Money Talks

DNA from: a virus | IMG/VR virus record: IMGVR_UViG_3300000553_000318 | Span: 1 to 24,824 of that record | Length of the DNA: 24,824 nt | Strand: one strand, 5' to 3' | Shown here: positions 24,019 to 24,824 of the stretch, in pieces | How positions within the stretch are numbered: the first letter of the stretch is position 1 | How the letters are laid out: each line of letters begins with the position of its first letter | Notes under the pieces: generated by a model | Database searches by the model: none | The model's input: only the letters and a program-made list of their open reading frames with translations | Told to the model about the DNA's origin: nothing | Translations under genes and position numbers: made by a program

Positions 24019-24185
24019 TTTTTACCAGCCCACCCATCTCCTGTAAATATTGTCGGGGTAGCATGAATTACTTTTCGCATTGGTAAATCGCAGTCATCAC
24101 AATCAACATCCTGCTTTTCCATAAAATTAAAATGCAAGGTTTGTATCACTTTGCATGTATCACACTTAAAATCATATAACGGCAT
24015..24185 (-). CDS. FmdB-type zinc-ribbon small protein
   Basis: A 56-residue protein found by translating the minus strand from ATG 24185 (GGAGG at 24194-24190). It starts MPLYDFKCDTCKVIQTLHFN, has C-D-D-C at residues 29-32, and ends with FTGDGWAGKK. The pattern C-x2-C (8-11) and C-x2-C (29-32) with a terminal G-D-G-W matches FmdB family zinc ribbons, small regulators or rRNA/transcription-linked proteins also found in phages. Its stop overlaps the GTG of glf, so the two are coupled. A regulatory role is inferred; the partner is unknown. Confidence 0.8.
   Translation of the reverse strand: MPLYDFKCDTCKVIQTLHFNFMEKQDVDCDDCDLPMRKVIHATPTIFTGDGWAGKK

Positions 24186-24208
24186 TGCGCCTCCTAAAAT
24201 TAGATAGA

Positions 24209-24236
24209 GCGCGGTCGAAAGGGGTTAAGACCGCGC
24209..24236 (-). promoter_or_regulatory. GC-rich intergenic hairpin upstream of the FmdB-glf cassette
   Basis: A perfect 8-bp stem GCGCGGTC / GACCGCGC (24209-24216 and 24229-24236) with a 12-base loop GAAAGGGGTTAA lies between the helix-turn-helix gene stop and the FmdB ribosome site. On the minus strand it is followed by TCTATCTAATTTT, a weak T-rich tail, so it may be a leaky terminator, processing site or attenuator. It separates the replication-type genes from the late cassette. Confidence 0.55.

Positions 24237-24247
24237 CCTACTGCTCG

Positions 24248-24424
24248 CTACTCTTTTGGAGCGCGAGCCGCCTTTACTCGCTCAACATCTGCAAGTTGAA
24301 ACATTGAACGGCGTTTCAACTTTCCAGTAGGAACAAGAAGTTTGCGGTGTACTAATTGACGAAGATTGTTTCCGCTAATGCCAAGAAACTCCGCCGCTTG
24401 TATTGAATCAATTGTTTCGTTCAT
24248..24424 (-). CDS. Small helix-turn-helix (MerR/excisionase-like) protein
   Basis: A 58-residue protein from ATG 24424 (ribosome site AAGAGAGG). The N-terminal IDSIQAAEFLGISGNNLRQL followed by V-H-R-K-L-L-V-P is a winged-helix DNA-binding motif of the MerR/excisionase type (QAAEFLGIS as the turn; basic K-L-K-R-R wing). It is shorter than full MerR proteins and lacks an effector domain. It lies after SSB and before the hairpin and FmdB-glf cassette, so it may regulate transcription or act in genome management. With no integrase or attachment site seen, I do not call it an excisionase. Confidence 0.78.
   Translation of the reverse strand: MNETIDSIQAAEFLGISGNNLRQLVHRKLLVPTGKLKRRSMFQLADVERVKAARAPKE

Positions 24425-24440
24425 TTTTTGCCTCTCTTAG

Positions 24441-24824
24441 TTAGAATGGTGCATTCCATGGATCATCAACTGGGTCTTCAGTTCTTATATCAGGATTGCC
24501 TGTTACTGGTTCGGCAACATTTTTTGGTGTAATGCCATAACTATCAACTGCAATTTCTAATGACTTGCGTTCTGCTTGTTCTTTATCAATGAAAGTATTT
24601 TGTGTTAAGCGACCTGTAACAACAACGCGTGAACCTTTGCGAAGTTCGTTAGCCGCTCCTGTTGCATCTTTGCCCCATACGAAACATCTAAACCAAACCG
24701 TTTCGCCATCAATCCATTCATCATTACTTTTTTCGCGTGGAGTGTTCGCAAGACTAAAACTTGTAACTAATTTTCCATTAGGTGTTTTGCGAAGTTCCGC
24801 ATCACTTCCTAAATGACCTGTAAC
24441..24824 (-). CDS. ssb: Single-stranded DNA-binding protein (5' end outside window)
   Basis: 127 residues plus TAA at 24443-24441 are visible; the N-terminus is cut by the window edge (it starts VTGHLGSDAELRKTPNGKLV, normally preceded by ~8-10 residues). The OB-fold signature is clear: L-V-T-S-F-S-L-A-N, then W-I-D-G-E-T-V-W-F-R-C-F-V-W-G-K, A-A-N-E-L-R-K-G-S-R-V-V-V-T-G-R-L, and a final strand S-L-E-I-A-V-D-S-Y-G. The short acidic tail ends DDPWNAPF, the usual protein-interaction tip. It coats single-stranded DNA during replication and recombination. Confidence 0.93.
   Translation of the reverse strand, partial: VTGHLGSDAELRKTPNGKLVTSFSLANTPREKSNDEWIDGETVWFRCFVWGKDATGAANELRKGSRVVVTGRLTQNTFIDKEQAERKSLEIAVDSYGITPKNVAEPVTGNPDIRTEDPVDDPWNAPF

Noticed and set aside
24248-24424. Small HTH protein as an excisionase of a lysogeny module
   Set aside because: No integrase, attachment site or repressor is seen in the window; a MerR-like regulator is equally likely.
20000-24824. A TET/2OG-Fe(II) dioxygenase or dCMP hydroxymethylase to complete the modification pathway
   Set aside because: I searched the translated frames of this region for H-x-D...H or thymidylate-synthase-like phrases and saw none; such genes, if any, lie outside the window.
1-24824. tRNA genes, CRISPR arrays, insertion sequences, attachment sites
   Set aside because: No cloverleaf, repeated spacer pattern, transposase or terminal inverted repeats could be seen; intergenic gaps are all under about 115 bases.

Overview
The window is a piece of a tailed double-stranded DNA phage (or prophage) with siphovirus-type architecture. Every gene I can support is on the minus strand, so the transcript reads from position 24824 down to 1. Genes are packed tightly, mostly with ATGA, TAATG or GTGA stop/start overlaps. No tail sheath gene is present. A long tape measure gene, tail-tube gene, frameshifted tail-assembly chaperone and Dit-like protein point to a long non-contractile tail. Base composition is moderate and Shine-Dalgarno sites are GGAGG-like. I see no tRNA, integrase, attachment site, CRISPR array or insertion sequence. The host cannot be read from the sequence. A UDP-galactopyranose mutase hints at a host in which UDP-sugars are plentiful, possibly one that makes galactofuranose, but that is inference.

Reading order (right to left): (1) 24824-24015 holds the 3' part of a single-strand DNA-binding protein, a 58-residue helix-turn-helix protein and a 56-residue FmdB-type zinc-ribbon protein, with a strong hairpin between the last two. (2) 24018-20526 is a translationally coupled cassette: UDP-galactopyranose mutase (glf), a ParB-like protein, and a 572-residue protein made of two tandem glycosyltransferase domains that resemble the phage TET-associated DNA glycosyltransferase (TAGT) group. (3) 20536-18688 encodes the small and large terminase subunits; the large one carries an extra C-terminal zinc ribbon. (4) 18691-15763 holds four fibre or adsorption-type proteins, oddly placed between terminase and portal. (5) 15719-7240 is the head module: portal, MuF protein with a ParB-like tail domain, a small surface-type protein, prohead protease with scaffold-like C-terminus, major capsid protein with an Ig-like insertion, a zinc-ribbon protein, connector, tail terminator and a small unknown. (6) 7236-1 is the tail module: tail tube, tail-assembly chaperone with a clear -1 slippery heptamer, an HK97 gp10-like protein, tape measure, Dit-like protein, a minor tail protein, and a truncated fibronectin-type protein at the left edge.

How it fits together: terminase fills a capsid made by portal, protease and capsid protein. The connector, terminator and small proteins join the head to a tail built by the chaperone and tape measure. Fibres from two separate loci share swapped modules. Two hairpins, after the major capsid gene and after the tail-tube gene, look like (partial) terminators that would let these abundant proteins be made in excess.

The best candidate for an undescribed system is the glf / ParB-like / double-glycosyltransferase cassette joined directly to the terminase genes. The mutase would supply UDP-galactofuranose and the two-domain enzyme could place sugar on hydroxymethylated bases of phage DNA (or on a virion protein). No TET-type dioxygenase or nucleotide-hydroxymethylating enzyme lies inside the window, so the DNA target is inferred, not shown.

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On 21 July 2005 Beijing made its biggest monetary shift in more than a decade by revaluing the Chinese currency, the yuan (also known as the renminbi) : it reset the fixed value of its currency and dropped the fixed exchange rate, or peg, with the U.S. dollar. Nevertheless, the Chinese government has still set tight parameters on how much the yuan can rise. While the United States, Japan, and the European Union have pressured China to institute further revaluations, Beijing has been reluctant to make more changes due to concerns that a currency appreciation would lead to slower export growth, higher unemployment, and, over time, a decline in foreign direct investment. This article will explore the future of U.S.-Asian trade imbalances by examining how China's central bank has managed the yuan exchange rate in the past. second, it will analyze the significance of China's undervalued yuan. Last, it will examine why further revaluations are needed and which outside pressures will affect China's decision to revalue. China's central bank, the People's Bank of China (PBOC), is a government agency that oversees the banking system and is responsible for regulating the money supply in the economy, issuing currency, and managing the exchange rate. Central banks regularly engage in international financial transactions called foreign exchange interventions in order to influence exchange rates. While in the current international financial environment some exchange rates float freely, fluctuating from day to day, most operate under a managed float regime. Specifically, under a managed float (sometimes also known as a "dirty float"), the central bank attempts to influence exchange rates by buying and selling currencies. Under a managed floating currency, the PBOC will keep exchange values, especially the dollar/yuan rate, from experiencing big shifts by resetting the value of the yuan at the end of each trading day. In 1994 the value of the yuan was pegged to the U.S. dollar at a rate determined by the PBOC. Since 2000 it had been trading within the range of 8.27 to 8.28 yuan to the dollar. Now, Beijing has abandoned the peg and has moved to a system that links the yuan to a basket of currencies, effectively raising the yuan's value by 2-1 percent. This means that, prior to the revaluation, $1 bought 8.28 yuan; following revaluation, $1 buys roughly 8.11 yuan. Clearly, the yuan will not float by a big margin but will appreciate-or increase its value-by a modest 2 percent by moving within a tight range of 0.3 percent against a group of major foreign currencies. Initially, the PBOC kept secret the basket of currencies, but it was speculated to include roughly a dozen currencies, including the dollar, euro, and yen. By not disclosing the basket's composition, the PBOC could play with the exchange rate by changing the mix, giving dollars more or less weight as needed to keep rates from shifting too dramatically. However, on IO August 2005, the central bank governor, Zhou Xiaochuan, provided more details on the meaning of the term "basket," noting that the currencies in the basket depend on the amount of foreign trade China conducts. Why Revalue NOW? Arguably, over the past two years China's macroeconomic situation has become more conducive to the yuan's revaluation. The GDP growth rate, which averaged between 7.1 percent and 8.8 percent from 1997 to 2002, accelerated to over 9 percent in the last two years. The undervalued yuan has also contributed to excessive credit growth and "overheating" because it has attracted large capital inflows motivated by expectations of appreciation, or the rise in value relative to other currencies. Overheating occurs when there is an attempt to raise consumption without simultaneous increases in production. Once demand for goods and services that are not supported by production rises, overheating will occur, often taking the form of a general increase in prices.1 Expecting an imminent rise of the yuan,...
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